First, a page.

year = "2019",
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day = "4",
doi = "10.5194/essd-11-1783-2019",
language = "English",
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Friedlingstein, P, Jones, MW, O'Sullivan, M, Andrew, RM, Hauck, J, Peters, GP, Peters, W, Pongratz, J, Sitch, S, Le Quéré, C, Bakker, DCE, Canadell1, JG, Ciais1, P, Jackson, RB, Anthoni, P, Barbero, L, Bastos, A, Bastrikov, V, Becker, M, Bopp, L, Buitenhuis, E, Chandra, N, Chevallier, F, Chini, LP, Currie, KI, Feely, RA, Gehlen, M, Gilfillan, D, Gkritzalis, T, Goll, DS, Gruber, N, Gutekunst, S, Harris, I, Haverd, V, Houghton, RA, Hurtt, G, Ilyina, T, Jain, AK, Joetzjer, E, Kaplan, JO, Kato, E, Goldewijk, KK, Korsbakken, JI, Landschützer, P, Lauvset, SK, Lefèvre, N, Lenton, A, Lienert, S, Lombardozzi, D, Marland, G, McGuire, PC, Melton, JR, Metzl, N, Munro, DR, Nabel, JEMS, Nakaoka, SI, Neill, C, Omar, AM, Ono, T, Peregon, A, Pierrot, D, Poulter, B, Rehder, G, Resplandy, L, Robertson, E, Rödenbeck, C, Séférian, R, Schwinger, J, Smith, N, Tans, PP, Tian, H, Tilbrook, B, Tubiello, FN, Van Der Werf, GR, Wiltshire, AJ & Zaehle, S 2019, 'Global carbon budget 2019', Earth System Science Data, vol. 11, no. 4, pp. 1783-1838. https://doi.org/10.5194/essd-11-1783-2019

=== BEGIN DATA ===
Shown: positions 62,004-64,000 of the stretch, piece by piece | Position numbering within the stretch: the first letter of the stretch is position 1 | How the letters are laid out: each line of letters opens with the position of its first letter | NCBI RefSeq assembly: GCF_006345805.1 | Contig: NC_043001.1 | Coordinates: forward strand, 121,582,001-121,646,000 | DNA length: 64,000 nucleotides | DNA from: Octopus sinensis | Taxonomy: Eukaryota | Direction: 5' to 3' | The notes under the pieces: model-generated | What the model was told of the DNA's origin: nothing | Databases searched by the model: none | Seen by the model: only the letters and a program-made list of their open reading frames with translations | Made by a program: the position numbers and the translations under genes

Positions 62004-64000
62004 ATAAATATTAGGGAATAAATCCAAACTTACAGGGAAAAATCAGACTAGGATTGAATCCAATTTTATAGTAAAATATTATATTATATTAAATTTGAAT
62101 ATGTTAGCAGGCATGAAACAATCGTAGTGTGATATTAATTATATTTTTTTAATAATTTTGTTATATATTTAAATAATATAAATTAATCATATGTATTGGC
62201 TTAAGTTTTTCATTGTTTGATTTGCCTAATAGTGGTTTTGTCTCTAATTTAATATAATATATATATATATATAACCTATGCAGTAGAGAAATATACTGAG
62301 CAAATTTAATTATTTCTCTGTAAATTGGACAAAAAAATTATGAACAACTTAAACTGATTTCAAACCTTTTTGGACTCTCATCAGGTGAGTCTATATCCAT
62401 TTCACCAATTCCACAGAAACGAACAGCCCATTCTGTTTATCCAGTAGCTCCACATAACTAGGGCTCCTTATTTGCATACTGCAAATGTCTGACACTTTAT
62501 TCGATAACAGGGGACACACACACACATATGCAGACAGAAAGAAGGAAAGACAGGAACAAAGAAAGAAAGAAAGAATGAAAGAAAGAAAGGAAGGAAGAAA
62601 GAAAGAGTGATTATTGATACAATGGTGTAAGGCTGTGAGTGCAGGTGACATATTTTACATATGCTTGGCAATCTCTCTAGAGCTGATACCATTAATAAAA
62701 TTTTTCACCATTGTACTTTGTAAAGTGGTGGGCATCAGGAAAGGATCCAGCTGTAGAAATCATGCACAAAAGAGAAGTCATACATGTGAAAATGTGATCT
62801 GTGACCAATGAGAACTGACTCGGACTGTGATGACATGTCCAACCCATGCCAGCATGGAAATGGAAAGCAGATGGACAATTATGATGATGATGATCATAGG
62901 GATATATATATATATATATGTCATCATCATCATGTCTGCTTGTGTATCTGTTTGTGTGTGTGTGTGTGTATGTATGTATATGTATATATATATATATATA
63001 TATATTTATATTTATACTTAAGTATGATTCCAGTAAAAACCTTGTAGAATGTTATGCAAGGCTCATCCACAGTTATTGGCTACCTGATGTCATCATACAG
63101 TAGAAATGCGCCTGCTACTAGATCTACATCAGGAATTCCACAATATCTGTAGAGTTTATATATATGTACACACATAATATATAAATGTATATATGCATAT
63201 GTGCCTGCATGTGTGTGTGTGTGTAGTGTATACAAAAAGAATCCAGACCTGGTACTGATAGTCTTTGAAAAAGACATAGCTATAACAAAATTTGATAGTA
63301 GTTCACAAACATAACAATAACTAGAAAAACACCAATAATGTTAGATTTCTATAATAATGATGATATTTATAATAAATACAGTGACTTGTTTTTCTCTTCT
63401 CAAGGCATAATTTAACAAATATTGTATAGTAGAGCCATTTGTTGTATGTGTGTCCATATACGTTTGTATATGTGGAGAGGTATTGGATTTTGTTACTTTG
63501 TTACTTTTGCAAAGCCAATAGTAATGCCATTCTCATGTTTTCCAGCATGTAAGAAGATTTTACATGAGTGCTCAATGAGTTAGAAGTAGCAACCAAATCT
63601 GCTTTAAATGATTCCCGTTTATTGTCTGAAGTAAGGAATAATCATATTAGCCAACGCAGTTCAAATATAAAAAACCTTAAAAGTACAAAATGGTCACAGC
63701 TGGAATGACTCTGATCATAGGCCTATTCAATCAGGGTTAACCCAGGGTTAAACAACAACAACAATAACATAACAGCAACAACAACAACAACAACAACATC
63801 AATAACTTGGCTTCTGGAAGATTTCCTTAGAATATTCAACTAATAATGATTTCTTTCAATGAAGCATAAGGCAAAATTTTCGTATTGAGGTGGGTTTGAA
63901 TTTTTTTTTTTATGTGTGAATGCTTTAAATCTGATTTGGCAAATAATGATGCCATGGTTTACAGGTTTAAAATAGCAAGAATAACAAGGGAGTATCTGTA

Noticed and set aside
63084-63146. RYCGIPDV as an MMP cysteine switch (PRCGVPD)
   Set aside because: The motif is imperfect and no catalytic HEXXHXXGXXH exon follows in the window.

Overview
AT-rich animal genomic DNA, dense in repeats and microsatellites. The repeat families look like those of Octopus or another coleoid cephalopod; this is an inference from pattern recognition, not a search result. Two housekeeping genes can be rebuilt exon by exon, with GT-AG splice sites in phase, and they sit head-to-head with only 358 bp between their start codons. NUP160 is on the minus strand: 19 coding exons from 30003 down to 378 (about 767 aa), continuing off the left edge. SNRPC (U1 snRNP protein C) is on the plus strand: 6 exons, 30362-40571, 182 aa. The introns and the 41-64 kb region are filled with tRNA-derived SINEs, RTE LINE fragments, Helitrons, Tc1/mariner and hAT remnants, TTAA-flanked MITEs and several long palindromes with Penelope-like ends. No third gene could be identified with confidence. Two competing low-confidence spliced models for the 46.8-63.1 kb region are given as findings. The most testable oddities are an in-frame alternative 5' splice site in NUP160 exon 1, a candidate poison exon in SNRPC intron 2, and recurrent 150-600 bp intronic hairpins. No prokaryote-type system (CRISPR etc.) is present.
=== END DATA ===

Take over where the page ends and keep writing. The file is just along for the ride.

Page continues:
Global carbon budget 2019. / Friedlingstein, Pierre; Jones, Matthew W.; O'Sullivan, Michael; Andrew, Robbie M.; Hauck, Judith; Peters, Glen P.; Peters, Wouter; Pongratz, Julia; Sitch, Stephen; Le Quéré, Corinne; Bakker, Dorothee C.E.; Canadell1, Josep G.; Ciais1, Philippe; Jackson, Robert B.; Anthoni, Peter; Barbero, Leticia; Bastos, Ana; Bastrikov, Vladislav; Becker, Meike; Bopp, Laurent; Buitenhuis, Erik; Chandra, Naveen; Chevallier, Frédéric; Chini, Louise P.; Currie, Kim I.; Feely, Richard A.; Gehlen, Marion; Gilfillan, Dennis; Gkritzalis, Thanos; Goll, Daniel S.; Gruber, Nicolas; Gutekunst, Sören; Harris, Ian; Haverd, Vanessa; Houghton, Richard A.; Hurtt, George; Ilyina, Tatiana; Jain, Atul K.; Joetzjer, Emilie; Kaplan, Jed O.; Kato, Etsushi; Goldewijk, Kees Klein; Korsbakken, Jan Ivar; Landschützer, Peter; Lauvset, Siv K.; Lefèvre, Nathalie; Lenton, Andrew; Lienert, Sebastian; Lombardozzi, Danica; Marland, Gregg; McGuire, Patrick C.; Melton, Joe R.; Metzl, Nicolas; Munro, David R.; Nabel, Julia E.M.S.; Nakaoka, Shin Ichiro; Neill, Craig; Omar, Abdirahman M.; Ono, Tsuneo; Peregon, Anna; Pierrot, Denis; Poulter, Benjamin; Rehder, Gregor; Resplandy, Laure; Robertson, Eddy; Rödenbeck, Christian; Séférian, Roland; Schwinger, Jörg; Smith, Naomi; Tans, Pieter P.; Tian, Hanqin; Tilbrook, Bronte; Tubiello, Francesco N.; Van Der Werf, Guido R.; Wiltshire, Andrew J.; Zaehle, Sönke.